The New York Stock Exchange has withdrawn a proposal that would have allowed it to flag "aberrant" pricing of exchange-traded funds, according to a filing this week.
Continue Reading Below
The exchange in late January dropped a request with federal regulators that would have let it discourage traders and market-data companies from relying on ETF prices "that the exchange determines to be inconsistent with the prevailing market," the U.S. Securities and Exchange Commission said in a filing on Thursday.
NYSE's Arca exchange is a primary listing and trading venue for the $3 trillion global ETF market, and it has been scrutinized closely for its response to a lopsided trading session last summer.
On Aug. 24, blue-chip stocks and ETFs were halted repeatedly during a market selloff. Some ETFs sank more than 30 percent from their prior-day close, often at deep discounts to the quoted value of the stocks they held. In many cases the prices recovered later that day.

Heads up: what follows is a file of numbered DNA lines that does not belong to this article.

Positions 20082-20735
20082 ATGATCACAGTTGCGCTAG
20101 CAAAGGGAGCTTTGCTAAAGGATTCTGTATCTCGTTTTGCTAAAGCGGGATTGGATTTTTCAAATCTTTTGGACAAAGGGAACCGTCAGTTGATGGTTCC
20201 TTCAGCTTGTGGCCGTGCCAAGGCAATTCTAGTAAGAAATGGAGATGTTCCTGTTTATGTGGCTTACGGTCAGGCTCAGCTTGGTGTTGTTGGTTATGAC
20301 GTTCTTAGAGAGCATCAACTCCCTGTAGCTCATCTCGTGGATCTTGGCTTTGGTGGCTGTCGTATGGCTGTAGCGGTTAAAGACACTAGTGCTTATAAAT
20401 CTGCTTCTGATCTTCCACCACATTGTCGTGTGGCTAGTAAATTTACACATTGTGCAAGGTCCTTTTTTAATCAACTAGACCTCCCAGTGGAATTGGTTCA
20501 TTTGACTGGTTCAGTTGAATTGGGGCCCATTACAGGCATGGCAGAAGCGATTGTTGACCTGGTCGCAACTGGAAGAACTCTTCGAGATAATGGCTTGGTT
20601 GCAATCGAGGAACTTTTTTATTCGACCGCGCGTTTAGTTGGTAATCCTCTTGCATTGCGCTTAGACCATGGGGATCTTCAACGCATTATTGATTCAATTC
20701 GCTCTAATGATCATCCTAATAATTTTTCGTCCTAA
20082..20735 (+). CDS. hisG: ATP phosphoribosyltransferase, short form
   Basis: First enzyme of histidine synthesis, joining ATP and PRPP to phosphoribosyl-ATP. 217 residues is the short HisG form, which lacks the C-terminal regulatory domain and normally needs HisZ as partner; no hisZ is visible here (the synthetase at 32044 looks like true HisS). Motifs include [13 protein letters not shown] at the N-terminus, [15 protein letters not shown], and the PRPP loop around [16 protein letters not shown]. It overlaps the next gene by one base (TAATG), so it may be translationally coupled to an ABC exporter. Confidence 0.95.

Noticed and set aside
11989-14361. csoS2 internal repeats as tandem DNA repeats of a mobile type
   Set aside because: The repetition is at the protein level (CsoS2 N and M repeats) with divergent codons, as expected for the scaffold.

In asking for permission for the new trading policy in October, NYSE said the nature of exchange-traded products mean they need a "different, and generally broader, set of circumstances to determine that trades are 'aberrant,'" the commission said.
In a report last month, NYSE touted other reforms it has made on its exchange, including providing more information to its traders. The bourse also called for all U.S. stock exchanges to modify and coordinate their policies on trading halts when securities prices move violently in a short time.
The exchange, which is owned by Intercontinental Exchange Inc, did not immediately respond to a request for comment. (Reporting by Trevor Hunnicutt; Editing by Chizu Nomiyama and Chris Reese)